Importance of Whale Heritage Areas

Whales and dolphins are intelligent, socially complex animals that should be protected and celebrated wherever they are found in their natural habitats. As well as having intrinsic value, they’re also charismatic emblems of our seas and indicators of the health of marine ecosystems, with the power to inspire millions of people to care about the ocean. Yet they are under threat from commercial activities including fishing, shipping, drilling and mining, tourism, and coastal development.

As concern about the cruelty of captivity increases and demand for experiential holidays rises, the number of people wanting to see whales and dolphins in the wild is also expanding. It’s vital to support the growing whale watching industry to ensure that cetaceans continue to have an economic value through responsible tourism – and one that far outweighs the value of their meat through commercial hunting or as ‘entertainers’ in captive facilities. It’s also important to ensure that whale watching activities don’t cause more harm than good. In the worst cases, unsustainable wildlife tourism can result in behavioural change or even physical harm to the very animals that attract visitors and support livelihoods.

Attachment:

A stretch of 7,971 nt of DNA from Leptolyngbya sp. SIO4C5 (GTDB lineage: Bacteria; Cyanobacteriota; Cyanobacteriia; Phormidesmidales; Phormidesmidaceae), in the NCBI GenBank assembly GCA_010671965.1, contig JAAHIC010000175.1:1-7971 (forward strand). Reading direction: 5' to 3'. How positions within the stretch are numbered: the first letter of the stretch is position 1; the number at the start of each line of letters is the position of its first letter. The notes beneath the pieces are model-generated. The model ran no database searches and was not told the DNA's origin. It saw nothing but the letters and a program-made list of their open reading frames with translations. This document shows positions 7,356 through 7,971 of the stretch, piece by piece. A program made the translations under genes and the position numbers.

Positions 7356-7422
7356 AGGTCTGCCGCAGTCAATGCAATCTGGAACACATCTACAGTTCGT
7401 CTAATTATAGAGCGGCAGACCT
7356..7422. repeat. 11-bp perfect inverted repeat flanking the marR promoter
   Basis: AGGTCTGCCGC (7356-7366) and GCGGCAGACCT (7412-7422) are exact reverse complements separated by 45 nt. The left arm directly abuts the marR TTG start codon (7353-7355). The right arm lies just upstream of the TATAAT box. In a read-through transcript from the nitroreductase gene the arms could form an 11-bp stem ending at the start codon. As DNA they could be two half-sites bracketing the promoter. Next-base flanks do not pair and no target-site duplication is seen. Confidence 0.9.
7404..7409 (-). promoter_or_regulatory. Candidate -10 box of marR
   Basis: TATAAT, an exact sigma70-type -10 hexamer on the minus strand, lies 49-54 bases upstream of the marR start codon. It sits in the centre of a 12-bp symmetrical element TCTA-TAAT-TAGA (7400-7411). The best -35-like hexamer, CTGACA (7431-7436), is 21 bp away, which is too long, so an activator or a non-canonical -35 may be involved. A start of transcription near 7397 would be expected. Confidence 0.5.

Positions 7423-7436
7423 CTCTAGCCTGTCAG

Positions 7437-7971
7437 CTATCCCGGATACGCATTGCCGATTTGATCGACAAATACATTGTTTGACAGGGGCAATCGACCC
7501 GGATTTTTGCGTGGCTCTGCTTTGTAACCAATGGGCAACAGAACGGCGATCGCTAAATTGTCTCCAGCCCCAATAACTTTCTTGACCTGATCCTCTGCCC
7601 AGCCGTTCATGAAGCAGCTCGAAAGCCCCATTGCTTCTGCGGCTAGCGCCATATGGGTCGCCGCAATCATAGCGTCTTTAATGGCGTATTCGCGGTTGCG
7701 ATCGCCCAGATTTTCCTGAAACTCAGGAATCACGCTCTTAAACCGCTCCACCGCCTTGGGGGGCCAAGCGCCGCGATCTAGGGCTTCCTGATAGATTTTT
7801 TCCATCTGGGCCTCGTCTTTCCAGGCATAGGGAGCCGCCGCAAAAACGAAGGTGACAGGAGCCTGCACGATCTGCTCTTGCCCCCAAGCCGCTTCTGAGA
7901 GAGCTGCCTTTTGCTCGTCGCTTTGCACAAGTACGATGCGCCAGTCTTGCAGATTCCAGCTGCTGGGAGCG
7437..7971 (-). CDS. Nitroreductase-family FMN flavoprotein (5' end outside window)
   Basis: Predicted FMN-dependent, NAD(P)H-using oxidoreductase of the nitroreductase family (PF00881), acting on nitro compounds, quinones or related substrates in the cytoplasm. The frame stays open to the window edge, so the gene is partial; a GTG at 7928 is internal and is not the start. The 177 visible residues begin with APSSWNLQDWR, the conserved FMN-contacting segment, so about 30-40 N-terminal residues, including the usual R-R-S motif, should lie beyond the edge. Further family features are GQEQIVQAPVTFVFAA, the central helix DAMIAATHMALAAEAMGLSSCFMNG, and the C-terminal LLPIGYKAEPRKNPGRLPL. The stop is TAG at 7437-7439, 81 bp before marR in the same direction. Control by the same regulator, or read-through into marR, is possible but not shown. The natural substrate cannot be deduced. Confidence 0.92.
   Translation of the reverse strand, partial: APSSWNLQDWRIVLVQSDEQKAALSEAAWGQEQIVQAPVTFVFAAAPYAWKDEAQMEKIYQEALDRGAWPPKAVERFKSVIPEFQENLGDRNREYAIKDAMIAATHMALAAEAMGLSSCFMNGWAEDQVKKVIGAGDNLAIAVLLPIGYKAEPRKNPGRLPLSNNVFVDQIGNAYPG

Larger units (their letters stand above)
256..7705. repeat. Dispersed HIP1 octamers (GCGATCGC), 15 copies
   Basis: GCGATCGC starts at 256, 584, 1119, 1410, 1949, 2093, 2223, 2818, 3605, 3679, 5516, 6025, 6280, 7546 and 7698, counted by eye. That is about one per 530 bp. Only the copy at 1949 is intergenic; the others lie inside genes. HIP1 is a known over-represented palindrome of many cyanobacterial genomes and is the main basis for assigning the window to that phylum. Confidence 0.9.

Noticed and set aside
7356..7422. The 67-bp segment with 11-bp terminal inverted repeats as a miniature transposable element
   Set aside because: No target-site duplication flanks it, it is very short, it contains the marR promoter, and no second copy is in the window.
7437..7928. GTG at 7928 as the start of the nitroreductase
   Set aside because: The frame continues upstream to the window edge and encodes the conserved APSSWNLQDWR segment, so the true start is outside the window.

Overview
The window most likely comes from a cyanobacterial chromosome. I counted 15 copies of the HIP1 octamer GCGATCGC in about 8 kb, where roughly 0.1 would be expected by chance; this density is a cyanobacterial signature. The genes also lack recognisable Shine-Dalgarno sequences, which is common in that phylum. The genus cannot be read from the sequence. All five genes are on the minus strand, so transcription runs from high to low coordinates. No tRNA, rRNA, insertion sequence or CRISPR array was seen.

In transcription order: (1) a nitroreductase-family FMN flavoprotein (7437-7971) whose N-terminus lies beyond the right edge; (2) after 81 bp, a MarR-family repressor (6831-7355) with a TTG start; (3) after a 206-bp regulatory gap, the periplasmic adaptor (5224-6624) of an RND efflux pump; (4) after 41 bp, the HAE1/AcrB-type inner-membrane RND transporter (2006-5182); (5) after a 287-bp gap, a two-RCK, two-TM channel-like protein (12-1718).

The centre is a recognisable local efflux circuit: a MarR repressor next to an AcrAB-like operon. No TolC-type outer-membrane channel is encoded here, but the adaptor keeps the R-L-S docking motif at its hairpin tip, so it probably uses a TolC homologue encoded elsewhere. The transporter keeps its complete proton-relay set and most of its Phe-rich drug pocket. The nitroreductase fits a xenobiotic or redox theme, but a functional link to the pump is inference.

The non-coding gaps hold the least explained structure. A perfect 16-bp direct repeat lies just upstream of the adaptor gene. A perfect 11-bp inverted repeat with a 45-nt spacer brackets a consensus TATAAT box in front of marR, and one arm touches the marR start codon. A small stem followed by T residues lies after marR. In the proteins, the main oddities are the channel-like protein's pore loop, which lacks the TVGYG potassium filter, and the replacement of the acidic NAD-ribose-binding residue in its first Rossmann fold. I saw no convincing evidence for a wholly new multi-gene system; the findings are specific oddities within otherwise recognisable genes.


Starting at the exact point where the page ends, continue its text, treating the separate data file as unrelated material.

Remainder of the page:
Whale Heritage Areas are uniquely valuable by empowering communities to protect whales and dolphins through responsible tourism, education, research, conservation, and culture.

The Whale Heritage Areas programme is creating positive ripples across the globe, helping cetaceans and communities to thrive and supporting tourists to make responsible choices.

Human-Cetacean History

Whale Heritage Areas are places where coastal communities celebrate cetaceans and marine biodiversity in all walks of life; through the arts, music, science, education and cultural events. These destinations deliver long-term protection for marine habitats, allowing tourists to witness these beautiful animals for thousands more years into the future.

They also ensure sustainable development for the communities that depend on the sea, inspiring local people to value their whale- and dolphin-related heritage.

Empowering communities

One of the most exceptional aspects of Whale Heritage Areas is that each area is entirely managed by local communities on their terms. Although anybody can apply to become a Whale Heritage Area, they can only make progress with their application through collaboration: by forming a Steering Committee from stakeholders across the area, communicating progress, and engaging with the wider community consistently.

Each Whale Heritage Area is on its own unique journey as it strives for continual improvement across the criteria. It can therefore appear that some areas have higher standards than others, but that ignores a key component of what makes a Whale Heritage Area – the potential to improve!

The Whale Heritage Area Independent Review Panel assesses this potential based on the community’s willingness to work together and their ability to problem solve through the implementation of joint initiatives. This requirement is not based on wealth, and enables areas with weak financial resources but a strong collective will to be successful!


World Cetacean Alliance, 132-134 Albion Street, Southwick, West Sussex, BN42 4DP, UK.

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